The Voice of a Woman presents Garrett Bradley’s America
Location: Bartos Screening Room
Presented by The Voice of a Woman in association with Museum of the Moving Image
Screening of America followed by a live video discussion with Garrett Bradley and Voice of a Woman Founder Maureen A. Bryan
With her revelatory new short film America (2019, 30 mins. Digital projection), Garrett Bradley does nothing less than construct a joyous alternative history of African-American representation on screen. The Voice of a Woman Festival presents Bradley’s stunning vision offering a unique prism through which to consider the history—and future—of the construction of Blackness in American cinema. Following a screening of the film, Bradley will participate in a live video conversation with Voice of a Woman Founder Maureen A. Bryan.
About Garrett Bradley:
Garrett Bradley was raised in New York City.
She works across narrative, documentary, and experimental modes of filmmaking to address themes such as race, class, familial relationships, social justice, southern culture, and the history of film in the United States. Her collaborative and research-based approach to filmmaking is often inspired by the real-life stories of her subjects. For Bradley, this research takes multiple forms—deep dives into historical archives, in-depth dialogues prompted by Craigslist want-ads, or an extended engagement with the communities and individuals she seeks to represent—and results in works that combine both scripted and improvisatory scenes. Bradley’s films explore the space between fact and fiction, embracing modes of working and of representing history that blur the boundaries between traditional notions of narrative and documentary cinema. Her rigorous explorations of the social, economic, and racial politics of everyday life—its joys, pleasures, and pains—are lyrically and intimately rendered on screen.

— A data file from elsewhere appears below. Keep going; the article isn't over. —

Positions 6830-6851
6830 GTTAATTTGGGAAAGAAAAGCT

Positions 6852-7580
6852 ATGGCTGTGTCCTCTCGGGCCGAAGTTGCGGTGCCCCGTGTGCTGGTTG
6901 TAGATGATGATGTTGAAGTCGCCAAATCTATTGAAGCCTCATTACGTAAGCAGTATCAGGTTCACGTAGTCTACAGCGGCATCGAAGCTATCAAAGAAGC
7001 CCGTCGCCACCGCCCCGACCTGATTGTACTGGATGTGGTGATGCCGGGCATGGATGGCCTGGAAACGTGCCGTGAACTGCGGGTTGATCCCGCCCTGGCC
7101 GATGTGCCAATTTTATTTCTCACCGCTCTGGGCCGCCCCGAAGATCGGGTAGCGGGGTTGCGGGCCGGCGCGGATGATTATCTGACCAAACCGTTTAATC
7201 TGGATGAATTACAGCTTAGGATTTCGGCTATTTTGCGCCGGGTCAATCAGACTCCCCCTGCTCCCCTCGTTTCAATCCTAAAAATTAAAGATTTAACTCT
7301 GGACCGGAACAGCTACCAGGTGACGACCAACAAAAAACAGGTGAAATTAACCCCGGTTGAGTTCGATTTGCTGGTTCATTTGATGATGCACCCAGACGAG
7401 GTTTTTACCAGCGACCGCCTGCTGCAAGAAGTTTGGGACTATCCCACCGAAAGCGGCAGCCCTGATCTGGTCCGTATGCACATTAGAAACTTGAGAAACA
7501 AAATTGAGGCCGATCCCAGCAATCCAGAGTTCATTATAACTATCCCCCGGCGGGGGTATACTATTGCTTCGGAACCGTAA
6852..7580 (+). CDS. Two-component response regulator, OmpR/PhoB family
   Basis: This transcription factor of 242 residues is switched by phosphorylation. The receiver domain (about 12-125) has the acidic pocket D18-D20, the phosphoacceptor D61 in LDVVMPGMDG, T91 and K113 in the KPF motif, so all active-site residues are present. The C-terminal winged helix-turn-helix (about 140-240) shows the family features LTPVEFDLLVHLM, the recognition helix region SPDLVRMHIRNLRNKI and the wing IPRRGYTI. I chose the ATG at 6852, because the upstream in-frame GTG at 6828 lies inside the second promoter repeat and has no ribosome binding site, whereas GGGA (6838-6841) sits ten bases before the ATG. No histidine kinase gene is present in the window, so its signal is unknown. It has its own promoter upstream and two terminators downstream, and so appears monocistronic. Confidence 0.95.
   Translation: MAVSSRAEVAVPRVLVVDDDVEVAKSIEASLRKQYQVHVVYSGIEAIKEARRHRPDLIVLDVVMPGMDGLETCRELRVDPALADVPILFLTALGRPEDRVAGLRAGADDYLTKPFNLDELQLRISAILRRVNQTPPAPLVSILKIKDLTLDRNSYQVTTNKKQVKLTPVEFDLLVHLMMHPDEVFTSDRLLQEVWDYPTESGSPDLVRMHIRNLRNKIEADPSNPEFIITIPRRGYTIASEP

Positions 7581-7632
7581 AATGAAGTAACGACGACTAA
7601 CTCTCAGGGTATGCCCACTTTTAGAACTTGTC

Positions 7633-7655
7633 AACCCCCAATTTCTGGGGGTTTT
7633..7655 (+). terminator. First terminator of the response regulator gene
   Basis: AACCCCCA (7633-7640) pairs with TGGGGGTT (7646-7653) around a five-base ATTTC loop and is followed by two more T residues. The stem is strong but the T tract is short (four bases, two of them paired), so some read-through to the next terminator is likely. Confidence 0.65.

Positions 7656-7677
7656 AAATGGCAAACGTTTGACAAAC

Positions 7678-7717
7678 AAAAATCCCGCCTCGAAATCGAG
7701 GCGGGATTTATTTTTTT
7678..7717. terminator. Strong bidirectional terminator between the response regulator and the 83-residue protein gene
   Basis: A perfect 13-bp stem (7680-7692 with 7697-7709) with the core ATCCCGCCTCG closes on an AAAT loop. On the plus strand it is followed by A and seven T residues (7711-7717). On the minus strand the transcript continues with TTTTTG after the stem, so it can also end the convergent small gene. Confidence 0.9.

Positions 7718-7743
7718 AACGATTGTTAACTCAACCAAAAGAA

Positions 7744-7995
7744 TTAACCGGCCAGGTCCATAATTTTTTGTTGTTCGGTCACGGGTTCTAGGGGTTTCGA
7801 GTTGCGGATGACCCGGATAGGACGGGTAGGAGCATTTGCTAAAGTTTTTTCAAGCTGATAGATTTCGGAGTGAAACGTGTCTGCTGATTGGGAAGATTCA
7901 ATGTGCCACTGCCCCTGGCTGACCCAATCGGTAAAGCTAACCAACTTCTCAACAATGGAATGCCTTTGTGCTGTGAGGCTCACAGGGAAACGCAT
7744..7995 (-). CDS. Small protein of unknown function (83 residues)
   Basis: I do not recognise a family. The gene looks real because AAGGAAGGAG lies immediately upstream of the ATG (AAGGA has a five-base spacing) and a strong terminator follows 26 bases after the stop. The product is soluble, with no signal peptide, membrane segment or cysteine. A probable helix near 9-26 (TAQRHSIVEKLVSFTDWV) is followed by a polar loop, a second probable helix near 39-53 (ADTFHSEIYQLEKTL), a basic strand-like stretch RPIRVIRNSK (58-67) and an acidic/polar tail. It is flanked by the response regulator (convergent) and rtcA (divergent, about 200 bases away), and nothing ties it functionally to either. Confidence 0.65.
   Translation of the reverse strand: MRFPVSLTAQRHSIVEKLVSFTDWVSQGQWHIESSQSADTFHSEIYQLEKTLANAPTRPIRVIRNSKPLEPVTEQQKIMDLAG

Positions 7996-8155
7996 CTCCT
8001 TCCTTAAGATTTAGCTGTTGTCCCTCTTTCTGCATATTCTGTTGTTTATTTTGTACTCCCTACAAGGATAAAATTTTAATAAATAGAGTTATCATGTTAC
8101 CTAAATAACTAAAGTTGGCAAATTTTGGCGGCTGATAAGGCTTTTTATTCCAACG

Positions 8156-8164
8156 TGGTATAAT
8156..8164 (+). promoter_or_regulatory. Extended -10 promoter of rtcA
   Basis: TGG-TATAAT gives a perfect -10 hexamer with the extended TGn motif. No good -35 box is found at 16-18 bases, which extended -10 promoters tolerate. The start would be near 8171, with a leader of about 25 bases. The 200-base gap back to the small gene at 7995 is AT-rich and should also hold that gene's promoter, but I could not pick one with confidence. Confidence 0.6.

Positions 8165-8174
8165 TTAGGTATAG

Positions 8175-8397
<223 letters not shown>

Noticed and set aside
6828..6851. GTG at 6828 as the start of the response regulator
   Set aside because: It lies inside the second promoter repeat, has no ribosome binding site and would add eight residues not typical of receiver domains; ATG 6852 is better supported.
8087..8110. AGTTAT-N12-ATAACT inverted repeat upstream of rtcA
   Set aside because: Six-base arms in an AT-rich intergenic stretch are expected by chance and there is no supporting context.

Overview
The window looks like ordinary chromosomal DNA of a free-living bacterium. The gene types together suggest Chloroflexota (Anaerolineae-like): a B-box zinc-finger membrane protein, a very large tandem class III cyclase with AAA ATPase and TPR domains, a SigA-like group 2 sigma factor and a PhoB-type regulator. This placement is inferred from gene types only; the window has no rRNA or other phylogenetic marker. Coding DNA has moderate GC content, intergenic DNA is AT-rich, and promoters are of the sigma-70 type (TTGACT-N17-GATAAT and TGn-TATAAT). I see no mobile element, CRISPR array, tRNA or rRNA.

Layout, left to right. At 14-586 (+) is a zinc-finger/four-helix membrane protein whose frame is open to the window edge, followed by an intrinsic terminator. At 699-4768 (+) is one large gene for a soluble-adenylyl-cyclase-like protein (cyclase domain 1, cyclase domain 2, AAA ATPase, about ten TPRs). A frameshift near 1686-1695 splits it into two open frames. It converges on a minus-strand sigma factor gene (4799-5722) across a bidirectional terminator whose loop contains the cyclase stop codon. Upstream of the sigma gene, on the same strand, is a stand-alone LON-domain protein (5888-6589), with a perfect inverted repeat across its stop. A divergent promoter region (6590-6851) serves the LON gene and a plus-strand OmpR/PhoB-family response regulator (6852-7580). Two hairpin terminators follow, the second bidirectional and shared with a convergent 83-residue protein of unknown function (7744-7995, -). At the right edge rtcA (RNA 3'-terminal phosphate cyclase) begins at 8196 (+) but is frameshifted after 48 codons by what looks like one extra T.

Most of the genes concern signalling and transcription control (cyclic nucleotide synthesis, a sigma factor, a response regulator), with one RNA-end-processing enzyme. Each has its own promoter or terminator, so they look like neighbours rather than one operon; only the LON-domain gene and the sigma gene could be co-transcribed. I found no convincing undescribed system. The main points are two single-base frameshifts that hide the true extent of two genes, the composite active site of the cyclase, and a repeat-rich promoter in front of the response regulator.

Bradley has received numerous prizes which include the 2019 Prix de Rome, and the 2017 Sundance Jury Prize for the short film Alone, which was released by The New York Times OpDocs and became an Oscar contender for short nonfiction filmmaking, included in the Academy shortlist. Bradley’s work can be seen across a variety of spaces including her second unit directing work on Ava DuVernay’s When They See Us and the 2019 Whitney Biennial which closed this past September.
Tickets: $15 ($11 seniors and students / $9 youth (ages 3–17) / free for children under 3 and Museum members at the Film Lover and Kids Premium levels and above). Order tickets online. (Members may contact firstname.lastname@example.org with questions regarding online reservations.)